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After years and years of training, cinephiles have been conditioned to be wary of any film released in the earliest weeks of January – but it was in that atmosphere that Adam Robitel’s Escape Room managed to sincerely surprise when it arrived back in early 2019. A cinematic take on a popular bit of modern interactive entertainment, the movie has enough twists and tricks to be consistently engaging, albeit while never being able to shake its “PG-13 Saw/Cube” label. Its modest success was ultimately indicative of its modest quality, finding an audience and inspiring the development of a sequel, and that has brought us to Escape Room: Tournament Of Champions: a follow-up that captures enough of the spirit of the original to be enjoyable, but also doesn’t have all of the pieces to come together quite as well.
The new movie is structurally almost identical to its predecessor, following a group of protagonists as they work together to survive while solving a series of deadly puzzles, and once again audiences are provided with exciting set pieces and unexpected developments. The film clearly recognizes what people appreciated about the first. What undercuts it is that the ensemble of returning winners as a group dynamic proves to be an idea much thinner than the collection of lone survivors in Escape Room, which has the side effect of generating less interesting and exciting characters who don’t quite earn the same level of emotional investment. The result is that Escape Room: Tournament Of Champions plays as a worthy sequel, but also a less satisfying experience.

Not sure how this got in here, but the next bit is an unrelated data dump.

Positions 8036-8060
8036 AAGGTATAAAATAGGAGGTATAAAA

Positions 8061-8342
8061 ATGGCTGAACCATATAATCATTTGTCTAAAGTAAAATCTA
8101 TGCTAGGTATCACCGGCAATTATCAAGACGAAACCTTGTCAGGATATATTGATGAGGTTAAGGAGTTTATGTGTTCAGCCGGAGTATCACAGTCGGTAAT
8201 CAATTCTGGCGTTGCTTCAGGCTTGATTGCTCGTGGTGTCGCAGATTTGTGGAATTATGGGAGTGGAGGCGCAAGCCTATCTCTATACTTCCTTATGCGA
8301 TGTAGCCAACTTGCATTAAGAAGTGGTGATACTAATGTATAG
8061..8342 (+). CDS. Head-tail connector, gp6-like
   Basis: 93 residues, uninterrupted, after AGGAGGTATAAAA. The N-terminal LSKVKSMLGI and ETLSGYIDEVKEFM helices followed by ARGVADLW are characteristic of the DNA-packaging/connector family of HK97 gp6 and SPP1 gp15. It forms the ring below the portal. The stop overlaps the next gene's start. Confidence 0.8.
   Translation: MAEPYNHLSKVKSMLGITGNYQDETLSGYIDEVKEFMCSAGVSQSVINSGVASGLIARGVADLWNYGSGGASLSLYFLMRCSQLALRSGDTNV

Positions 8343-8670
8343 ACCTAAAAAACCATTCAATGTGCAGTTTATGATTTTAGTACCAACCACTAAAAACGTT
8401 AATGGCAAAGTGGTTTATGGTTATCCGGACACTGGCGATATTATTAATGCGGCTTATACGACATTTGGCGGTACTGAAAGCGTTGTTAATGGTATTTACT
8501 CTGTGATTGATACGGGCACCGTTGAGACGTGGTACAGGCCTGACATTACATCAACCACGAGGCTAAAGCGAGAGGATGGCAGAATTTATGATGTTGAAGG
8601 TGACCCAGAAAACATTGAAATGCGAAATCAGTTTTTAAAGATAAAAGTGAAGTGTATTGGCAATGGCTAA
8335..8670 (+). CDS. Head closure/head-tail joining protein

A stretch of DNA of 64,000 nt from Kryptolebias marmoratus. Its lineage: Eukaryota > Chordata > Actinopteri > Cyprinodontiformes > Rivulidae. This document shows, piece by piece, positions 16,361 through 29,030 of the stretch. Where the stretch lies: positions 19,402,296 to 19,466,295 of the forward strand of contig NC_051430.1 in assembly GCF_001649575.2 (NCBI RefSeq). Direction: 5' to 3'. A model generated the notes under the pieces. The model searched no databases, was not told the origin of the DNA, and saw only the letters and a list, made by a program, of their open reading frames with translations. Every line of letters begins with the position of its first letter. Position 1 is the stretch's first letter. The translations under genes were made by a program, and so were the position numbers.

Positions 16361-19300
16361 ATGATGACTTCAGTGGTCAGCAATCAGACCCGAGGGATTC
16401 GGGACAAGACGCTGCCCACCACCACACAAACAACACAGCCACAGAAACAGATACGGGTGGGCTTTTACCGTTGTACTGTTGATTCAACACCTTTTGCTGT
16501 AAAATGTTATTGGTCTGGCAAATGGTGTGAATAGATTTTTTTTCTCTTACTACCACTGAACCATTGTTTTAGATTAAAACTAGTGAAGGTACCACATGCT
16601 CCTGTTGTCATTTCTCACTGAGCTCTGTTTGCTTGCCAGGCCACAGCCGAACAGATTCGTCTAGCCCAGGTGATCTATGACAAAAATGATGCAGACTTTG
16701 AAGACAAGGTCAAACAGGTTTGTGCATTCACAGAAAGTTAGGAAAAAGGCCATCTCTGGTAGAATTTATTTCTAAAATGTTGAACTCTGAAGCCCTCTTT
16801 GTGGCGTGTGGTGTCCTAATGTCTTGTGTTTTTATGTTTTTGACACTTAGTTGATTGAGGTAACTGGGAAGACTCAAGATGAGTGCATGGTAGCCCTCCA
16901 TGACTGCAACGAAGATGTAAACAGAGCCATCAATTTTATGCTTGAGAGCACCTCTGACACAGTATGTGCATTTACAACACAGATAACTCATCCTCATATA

Opening with a recap sequence that is unabashedly network television-esque – taking an efficient/lazy end run around hefty exposition – the follow-up catches up with Zoey Davis (Taylor Russell) as she continues to struggle in the aftermath of her experience in the first movie. She still has the support of fellow survivor Ben Miller (Logan Miller), but she can’t convince anyone she meets about the existence of the sinister organization Minos and their orchestration of homicidal escape rooms. And while she has the coordinates of what she believes to be Minos’ New York headquarters, discovered by deconstructing their logo, her fear of flying holds her back from making the trip.
Eventually Zoey and Ben decide to road trip it to New York – but what they discover when they get to the Big Apple is essentially their worst nightmare. Not only is the suspected Minos headquarters completely abandoned, but the duo get lured into a trap that sees them once again playing the organization’s sick game. This time around, as the Tournament Of Champions subtitle implies, the other players they are grouped with are all competitors who also managed to survive Minos’ killer escape rooms, including social media influencer Brianna (Indya Moore), former priest Nathan (Thomas Cocquerel) and the mysterious Theo (Carlito Olivero) and Rachel (Holland Roden).